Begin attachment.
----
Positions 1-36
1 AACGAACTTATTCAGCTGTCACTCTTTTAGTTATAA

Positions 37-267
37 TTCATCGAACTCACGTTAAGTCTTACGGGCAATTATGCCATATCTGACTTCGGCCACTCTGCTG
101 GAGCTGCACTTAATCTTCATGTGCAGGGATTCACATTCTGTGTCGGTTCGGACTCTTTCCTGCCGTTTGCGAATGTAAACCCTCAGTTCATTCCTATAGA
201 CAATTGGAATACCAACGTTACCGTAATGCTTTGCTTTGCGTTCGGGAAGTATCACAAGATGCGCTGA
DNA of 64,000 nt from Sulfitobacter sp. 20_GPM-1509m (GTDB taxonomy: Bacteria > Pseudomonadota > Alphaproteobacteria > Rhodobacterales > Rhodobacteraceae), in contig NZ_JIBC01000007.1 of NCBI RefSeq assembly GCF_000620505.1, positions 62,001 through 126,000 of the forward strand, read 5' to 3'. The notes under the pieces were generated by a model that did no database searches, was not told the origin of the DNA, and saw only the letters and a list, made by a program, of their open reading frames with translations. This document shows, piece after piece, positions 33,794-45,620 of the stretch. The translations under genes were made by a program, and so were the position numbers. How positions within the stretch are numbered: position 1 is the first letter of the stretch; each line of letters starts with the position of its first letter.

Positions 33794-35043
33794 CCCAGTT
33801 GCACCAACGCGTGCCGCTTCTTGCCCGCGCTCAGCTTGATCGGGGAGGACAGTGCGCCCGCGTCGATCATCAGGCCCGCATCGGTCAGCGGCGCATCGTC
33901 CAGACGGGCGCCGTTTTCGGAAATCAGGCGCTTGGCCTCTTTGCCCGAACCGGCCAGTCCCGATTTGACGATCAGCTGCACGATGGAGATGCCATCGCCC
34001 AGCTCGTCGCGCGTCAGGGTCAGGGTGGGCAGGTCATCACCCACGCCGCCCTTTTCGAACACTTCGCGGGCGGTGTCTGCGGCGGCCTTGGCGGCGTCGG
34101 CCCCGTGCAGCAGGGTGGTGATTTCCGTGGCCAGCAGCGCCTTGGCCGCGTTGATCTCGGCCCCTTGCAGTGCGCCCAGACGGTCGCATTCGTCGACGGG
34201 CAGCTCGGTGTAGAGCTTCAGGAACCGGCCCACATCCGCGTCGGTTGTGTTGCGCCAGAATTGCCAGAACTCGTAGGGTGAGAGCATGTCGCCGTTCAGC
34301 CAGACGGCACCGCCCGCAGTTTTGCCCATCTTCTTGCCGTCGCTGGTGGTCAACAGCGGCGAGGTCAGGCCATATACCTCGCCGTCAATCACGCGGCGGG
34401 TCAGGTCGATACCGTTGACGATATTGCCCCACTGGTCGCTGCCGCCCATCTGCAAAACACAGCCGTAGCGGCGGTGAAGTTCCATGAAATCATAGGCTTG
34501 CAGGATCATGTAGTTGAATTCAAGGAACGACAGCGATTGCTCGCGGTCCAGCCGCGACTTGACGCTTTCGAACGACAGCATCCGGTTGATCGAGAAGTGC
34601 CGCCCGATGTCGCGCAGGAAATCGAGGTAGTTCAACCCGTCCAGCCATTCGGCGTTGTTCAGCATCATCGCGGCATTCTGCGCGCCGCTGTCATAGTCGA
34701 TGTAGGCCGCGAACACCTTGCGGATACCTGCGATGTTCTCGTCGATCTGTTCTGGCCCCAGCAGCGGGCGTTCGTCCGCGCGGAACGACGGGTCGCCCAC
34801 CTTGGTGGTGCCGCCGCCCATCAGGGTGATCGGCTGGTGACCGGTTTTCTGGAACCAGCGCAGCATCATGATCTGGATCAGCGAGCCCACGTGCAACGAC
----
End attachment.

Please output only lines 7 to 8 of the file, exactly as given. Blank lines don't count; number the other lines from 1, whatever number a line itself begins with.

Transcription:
DNA of 64,000 nt from Sulfitobacter sp. 20_GPM-1509m (GTDB taxonomy: Bacteria > Pseudomonadota > Alphaproteobacteria > Rhodobacterales > Rhodobacteraceae), in contig NZ_JIBC01000007.1 of NCBI RefSeq assembly GCF_000620505.1, positions 62,001 through 126,000 of the forward strand, read 5' to 3'. The notes under the pieces were generated by a model that did no database searches, was not told the origin of the DNA, and saw only the letters and a list, made by a program, of their open reading frames with translations. This document shows, piece after piece, positions 33,794-45,620 of the stretch. The translations under genes were made by a program, and so were the position numbers. How positions within the stretch are numbered: position 1 is the first letter of the stretch; each line of letters starts with the position of its first letter.

Positions 33794-35043